(Above clip from the movie, "Bury My Heart at Wounded Knee")

So the Lakota started doing the Ghost Dance, and that scared the hell out of the US government. The local BIA agent claimed that Sitting Bull, the spiritual leader, was the real leader of the movement. A former agent, Valentine McGillicuddy, God bless her, saw nothing extraordinary in the dances and ridiculed the panic that seemed to have overcome the agencies, saying:

"The coming of the troops has frightened the Indians. If the Seventh-Day Adventists prepare the ascension robes for the Second Coming of the Savior, the United States Army is not put in motion to prevent them. Why should not the Indians have the same privilege? If the troops remain, trouble is sure to come."  Wikipedia

Of course nobody listened to her, and thousands of additional U.S. Army troops were deployed to the reservation. On December 15, 1890, Sitting Bull was arrested for failing to stop his people from practicing the Ghost Dance. One of of Sitting Bull's men, Catch the Bear, fired at Lieutenant "Bull Head", striking his right side. He instantly wheeled and shot Sitting Bull, hitting him in the left side, between the tenth and eleventh ribs; this exchange resulted in deaths on both sides, including that of Sitting Bull.

Sitting Bull
This was almost immediately followed by the Massacre at Wounded Knee (December 28, 1890), where 153 Lakota, mostly women and children, were murdered in cold, cold, cold blood. Twenty US soldiers were awarded Medals of Honor for their brave deeds, which were never rescinded.

Mass grave burial of the dead after Wounded Knee.  (Wikipedia)
The Ghost Dance movement went underground, but never died. During the Wounded Knee Incident of 1973, Leonard Crow Dog, spiritual leader of the the American Indian Movement (AIM), brought back the Ghost Dance, saying:  

"My great-grandfather's spirit gave me a vision to do this. The vision told me to revive this ceremony at the place where Chief Big Foot's ghost dancers, three hundred men, women, and children, had been massacred by the army, shot to pieces by cannons, old people, babies."  (Wikipedia)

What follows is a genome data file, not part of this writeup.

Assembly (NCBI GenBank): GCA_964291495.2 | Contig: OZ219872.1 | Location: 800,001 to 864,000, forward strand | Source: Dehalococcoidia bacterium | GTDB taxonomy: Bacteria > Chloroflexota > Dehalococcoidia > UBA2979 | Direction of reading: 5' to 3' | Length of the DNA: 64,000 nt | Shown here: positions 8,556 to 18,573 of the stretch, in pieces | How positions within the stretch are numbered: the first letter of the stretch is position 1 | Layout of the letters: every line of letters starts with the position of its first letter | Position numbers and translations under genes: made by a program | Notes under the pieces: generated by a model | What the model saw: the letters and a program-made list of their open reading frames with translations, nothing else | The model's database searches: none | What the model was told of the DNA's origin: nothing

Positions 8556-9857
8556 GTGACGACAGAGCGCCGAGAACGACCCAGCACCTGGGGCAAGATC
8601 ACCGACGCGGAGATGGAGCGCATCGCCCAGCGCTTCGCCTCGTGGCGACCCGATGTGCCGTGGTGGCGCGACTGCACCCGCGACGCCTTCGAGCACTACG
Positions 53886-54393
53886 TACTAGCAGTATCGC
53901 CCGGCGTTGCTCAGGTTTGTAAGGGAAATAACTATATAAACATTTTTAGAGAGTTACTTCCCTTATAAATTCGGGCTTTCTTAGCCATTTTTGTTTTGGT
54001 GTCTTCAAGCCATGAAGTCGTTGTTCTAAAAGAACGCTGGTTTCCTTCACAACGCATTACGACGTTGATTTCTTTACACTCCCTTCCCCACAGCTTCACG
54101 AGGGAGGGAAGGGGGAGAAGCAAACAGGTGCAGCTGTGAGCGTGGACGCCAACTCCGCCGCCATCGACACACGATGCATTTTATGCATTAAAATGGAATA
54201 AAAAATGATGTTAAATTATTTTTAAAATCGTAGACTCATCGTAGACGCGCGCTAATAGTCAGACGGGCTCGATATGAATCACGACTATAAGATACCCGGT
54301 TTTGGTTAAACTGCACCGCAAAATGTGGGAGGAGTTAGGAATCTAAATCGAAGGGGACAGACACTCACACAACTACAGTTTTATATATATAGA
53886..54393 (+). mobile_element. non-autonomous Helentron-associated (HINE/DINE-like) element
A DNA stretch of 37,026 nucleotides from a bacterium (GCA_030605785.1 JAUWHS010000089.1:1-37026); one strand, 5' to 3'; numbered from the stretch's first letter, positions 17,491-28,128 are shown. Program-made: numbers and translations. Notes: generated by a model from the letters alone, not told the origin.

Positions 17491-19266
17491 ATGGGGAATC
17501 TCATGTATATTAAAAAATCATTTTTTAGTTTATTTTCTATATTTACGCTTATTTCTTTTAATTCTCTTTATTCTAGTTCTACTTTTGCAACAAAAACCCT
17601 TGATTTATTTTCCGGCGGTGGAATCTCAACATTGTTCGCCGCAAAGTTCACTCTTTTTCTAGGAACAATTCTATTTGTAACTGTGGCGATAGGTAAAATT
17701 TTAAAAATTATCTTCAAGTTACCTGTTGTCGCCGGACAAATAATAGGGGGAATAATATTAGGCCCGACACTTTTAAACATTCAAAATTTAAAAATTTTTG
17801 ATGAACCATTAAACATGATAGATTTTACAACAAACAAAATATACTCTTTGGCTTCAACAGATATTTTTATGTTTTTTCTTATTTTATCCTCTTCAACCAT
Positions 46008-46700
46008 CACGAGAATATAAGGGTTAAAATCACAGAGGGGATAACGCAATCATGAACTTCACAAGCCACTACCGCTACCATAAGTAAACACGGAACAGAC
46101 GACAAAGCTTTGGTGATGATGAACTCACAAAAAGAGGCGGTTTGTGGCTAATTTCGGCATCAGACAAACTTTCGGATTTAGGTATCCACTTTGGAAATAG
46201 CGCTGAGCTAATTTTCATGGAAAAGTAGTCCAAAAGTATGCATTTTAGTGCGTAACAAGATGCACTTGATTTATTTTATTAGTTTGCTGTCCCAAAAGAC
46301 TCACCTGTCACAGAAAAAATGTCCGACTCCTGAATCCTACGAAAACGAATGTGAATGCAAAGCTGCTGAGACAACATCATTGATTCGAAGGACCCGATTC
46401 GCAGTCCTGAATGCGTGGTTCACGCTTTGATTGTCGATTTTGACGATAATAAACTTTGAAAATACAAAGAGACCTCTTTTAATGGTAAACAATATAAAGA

And, after building a sweat lodge and doing a purification ritual, they did.  

So, when Governor Noem claimed that the Ghost Dancers are part of the Bandidos motorcycle gang... it infuriated a lot of people, and not just the Oglala Sioux Tribe. 

Although we might as well start with the Oglala Sioux Tribal President Frank Star Comes Out's announcement: 

“Due to the safety of the Oyate, effective immediately, you [Governor Noem] are hereby Banished from the homelands of the Oglala Sioux Tribe!" 
Star Comes Out said he took deep offense at her reference, saying the Ghost Dance is one of the Oglala Sioux’s “most sacred ceremonies,” and “was used with blatant disrespect and is insulting to our Oyate.” (AP News)

This is the second time Ms. Noem has been banned from the Rez.  The first time was in 2019, when Gov. Noem introduced bills and signed them into a law that basically criminalized the Lakota fervent opposition and peaceful protests to the Keystone XL Pipeline on tribal land, calling it "riot boosting", punishable by prison sentences of 5-25 years.